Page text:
« PreviousContinue »
INTERMENTS ACT, 1850,
WILLIAM CUNNINGHAM GLEN, Esq.
PRINTERS AND PUBLISHERS OF THE BOOKS AND FORMS
OF THE GENERAL BOARD OF HEALTH.
The Metropolitan Interments Act, 1850, as affecting a concentrated population of upwards of two millions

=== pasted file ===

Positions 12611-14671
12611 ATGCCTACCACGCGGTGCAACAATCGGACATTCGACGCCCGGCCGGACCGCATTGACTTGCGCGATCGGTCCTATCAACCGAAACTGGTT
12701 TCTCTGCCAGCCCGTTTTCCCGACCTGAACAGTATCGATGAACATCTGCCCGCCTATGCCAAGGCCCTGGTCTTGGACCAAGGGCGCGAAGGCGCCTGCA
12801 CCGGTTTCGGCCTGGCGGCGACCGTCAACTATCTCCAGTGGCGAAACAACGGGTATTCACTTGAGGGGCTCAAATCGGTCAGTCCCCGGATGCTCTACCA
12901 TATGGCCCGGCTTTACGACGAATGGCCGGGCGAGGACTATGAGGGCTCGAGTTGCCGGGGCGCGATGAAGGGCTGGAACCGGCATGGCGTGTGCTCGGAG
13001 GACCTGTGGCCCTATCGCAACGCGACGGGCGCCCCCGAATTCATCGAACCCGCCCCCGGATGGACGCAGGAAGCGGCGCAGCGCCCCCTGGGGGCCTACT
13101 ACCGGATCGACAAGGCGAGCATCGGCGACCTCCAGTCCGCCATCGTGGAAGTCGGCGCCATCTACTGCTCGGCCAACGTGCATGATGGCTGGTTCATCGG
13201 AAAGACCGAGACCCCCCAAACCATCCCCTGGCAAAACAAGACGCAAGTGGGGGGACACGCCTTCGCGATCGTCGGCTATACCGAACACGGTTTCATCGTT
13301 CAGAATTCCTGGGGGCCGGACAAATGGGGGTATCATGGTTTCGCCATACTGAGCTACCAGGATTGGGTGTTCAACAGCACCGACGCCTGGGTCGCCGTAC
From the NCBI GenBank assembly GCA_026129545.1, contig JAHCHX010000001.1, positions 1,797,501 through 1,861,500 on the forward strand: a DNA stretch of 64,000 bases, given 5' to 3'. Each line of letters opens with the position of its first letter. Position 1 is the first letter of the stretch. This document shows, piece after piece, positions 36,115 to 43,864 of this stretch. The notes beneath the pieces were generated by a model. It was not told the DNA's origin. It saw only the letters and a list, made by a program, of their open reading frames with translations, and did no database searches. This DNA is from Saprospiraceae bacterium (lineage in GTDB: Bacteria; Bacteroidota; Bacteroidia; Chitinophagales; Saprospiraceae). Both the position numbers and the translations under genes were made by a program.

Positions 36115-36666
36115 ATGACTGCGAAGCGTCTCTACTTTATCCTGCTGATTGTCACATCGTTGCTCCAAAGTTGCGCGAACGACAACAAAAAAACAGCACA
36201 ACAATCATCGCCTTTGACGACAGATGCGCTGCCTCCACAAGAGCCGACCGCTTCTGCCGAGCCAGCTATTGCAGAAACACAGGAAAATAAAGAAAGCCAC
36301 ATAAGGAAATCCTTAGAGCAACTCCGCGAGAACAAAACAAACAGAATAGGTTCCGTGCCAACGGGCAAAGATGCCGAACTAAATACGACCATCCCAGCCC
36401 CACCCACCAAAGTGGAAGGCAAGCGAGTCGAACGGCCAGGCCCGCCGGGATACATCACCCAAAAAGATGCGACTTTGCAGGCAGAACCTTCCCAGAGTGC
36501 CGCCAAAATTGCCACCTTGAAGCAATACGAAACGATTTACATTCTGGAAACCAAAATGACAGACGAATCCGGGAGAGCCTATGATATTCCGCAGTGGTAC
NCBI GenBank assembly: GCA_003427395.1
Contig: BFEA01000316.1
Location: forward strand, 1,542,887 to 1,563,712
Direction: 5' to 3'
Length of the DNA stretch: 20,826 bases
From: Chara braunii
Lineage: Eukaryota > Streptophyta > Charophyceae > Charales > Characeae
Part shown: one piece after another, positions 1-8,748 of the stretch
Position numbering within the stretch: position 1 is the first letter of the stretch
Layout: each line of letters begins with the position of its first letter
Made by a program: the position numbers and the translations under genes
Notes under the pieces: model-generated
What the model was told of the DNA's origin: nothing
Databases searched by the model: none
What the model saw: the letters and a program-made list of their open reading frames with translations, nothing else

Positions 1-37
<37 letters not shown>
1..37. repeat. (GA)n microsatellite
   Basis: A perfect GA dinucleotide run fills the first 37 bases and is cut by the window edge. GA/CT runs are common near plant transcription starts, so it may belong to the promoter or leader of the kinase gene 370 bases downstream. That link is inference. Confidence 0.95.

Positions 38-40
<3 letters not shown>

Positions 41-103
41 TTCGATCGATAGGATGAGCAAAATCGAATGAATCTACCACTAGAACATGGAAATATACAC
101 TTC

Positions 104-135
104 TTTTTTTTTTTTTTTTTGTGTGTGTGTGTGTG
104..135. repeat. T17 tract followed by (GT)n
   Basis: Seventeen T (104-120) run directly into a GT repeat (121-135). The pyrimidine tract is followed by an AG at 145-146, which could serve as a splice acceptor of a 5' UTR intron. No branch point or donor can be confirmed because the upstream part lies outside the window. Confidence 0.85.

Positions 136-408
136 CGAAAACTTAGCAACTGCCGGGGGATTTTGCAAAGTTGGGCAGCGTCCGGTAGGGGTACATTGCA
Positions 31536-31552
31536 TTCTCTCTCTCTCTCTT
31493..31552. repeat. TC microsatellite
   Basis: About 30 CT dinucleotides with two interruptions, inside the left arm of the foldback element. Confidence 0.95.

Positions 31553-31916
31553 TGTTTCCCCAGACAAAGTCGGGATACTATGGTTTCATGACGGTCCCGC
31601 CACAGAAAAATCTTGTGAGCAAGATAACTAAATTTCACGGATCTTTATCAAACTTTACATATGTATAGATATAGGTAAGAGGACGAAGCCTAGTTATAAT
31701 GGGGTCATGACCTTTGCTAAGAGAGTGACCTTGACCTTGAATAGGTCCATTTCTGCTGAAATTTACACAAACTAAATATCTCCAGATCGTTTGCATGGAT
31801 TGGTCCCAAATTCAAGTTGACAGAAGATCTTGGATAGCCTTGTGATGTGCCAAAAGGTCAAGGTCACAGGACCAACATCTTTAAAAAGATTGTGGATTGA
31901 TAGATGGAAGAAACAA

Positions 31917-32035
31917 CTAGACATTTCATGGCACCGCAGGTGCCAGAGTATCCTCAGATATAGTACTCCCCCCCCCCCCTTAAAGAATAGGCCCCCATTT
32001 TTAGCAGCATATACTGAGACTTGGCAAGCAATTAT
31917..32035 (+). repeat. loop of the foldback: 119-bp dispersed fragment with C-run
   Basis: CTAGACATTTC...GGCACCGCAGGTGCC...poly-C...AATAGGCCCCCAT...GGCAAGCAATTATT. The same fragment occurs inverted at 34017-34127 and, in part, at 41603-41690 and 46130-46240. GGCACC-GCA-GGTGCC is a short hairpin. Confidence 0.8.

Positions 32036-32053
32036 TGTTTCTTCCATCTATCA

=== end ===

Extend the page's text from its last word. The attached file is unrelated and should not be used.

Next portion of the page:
persons, is, in a social point of view, one of the most important statutes which has for many years received the sanction of the legislature. The injurious effects, moral and physical, produced by the practice of interring the bodies of the dead in burial grounds surrounded by the habitations of the living, as well as in churches and chapels, and the scenes of revolting desecration and profanation of the graves and remains of the dead which were frequently witnessed in the crowded burial grounds of London, have from time to time been forcibly brought under the notice of the public during the last ten or twelve years. Public attention was first called to the subject, by Mr. George Alfred Walker, a Surgeon residing in Drury Lane, who in 1839 published his well-known work, "Gatherings from Graveyards.” Mr. Edwin Chadwick, C.B. afterwards, by direction of Sir James Graham, Bart., at that time Secretary of State for the Home Department, drew up a valuable report, in which he detailed at great length the results of an extensive inquiry which he made into the practice of interment in towns, and the conclusions which he came to in regard to it. That report was presented in 1843, but,